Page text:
May 19, 2024


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After COVID-19, Southeast Asia strongly favours crackdown on wildlife trade

BANGKOK: The coronavirus pandemic has generated overwhelming support for the closure of markets selling illegal wildlife across Southeast Asia, an epicenter of the multi-billion-dollar trade, the World Wildlife Fund said in a public opinion poll on Monday (Apr 6).

About 93 per cent of about 5,000 people surveyed by WWF in March across three Southeast Asian nations as well as Hong Kong and Japan said unregulated markets selling wildlife should be shuttered to ward off future pandemics.

Scientists believe the virus that has upturned the lives of billions across the globe originated in a wildlife market, likely in the Chinese city of Wuhan, where bats, pangolins, and other animals known to transmit coronaviruses are crammed together in fetid conditions.

READ: ‘Animals live for man’: China’s appetite for wildlife likely to survive virus

“This is no longer a wildlife problem. It is a global security and human health and economic problem,” Christy Williams, WWF’s Asia Pacific Director, said in a news conference, giving results of the survey.

Support for a crackdown on markets was strongest in Myanmar, where wildlife has for years been traded openly in the autonomous regions bordering China, while a third of respondents in Vietnam said the crisis had prompted them to stop consuming wildlife products.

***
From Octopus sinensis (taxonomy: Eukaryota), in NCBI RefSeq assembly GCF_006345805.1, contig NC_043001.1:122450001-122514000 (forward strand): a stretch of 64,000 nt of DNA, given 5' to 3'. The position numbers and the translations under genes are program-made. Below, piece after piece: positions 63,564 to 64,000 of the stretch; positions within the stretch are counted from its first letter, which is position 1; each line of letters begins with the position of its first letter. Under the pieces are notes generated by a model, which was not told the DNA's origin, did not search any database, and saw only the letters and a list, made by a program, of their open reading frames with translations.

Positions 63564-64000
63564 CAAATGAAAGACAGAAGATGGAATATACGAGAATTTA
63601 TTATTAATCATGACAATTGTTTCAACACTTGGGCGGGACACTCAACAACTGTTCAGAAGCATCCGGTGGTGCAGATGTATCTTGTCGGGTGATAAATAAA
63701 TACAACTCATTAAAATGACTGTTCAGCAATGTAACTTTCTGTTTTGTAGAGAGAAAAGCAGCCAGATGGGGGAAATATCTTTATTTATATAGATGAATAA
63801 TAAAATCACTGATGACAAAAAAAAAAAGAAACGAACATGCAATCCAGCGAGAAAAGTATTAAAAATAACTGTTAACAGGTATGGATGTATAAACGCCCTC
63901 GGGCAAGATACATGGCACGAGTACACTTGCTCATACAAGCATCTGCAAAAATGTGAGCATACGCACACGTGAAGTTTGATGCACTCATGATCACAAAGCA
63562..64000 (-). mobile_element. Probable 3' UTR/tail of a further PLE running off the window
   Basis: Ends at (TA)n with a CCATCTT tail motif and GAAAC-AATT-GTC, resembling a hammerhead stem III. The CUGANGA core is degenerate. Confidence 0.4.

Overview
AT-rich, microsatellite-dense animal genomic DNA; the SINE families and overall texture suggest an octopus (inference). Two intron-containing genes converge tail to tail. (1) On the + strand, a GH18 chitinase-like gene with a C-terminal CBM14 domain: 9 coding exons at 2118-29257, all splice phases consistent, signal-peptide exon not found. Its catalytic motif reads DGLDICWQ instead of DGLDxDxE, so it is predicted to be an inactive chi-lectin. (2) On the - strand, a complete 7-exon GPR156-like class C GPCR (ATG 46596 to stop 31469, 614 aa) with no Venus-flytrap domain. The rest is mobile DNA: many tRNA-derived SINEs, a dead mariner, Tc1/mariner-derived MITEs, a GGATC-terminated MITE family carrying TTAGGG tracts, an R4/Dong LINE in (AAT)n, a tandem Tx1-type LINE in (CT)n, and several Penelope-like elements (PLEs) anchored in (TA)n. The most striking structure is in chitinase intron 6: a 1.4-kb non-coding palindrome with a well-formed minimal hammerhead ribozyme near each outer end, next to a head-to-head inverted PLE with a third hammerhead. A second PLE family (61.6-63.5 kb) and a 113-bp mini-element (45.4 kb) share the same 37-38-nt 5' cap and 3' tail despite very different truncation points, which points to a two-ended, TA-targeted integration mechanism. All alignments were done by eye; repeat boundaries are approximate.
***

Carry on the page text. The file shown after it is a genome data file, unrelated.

“COVID is a wake-up call,” Grace Hwa, Illegal Wildlife Trade Programme Manager at WWF Myanmar, said in a statement. “The rampant unchecked trade in wildlife is a risk not only to health and the economy, but to the entire stability of the region.”

In the wake of the outbreak, which began in Wuhan and has since spanned the globe, China introduced a ban on all farming and consumption of live wildlife, but it does not cover the trade in animals as pets, and for traditional medicine.

READ: China bans wildlife trade nationwide due to Wuhan virus outbreak

Vietnam’s prime minister has ordered the agriculture ministry to draft a similar directive, banning wildlife trade and consumption.

Jeremy Douglas, Southeast Asia and Pacific representative for the UN office on drugs and crime, said some of the trade had been driven underground.

“I’m really concerned about the special regions,” he told Reuters by phone, referring to autonomous zones on the Myanmar-China border controlled by ethnic armed groups which have long been a hub for wildlife trafficking.

Two residents of Mong La, a border town known as a hotbed of smuggling, told Reuters by phone the markets remained open but wildlife shops were shut.

“It is because the car routes are closed so the trade route cannot be done,” said Ye Min Tun, a 29-year-old construction worker.

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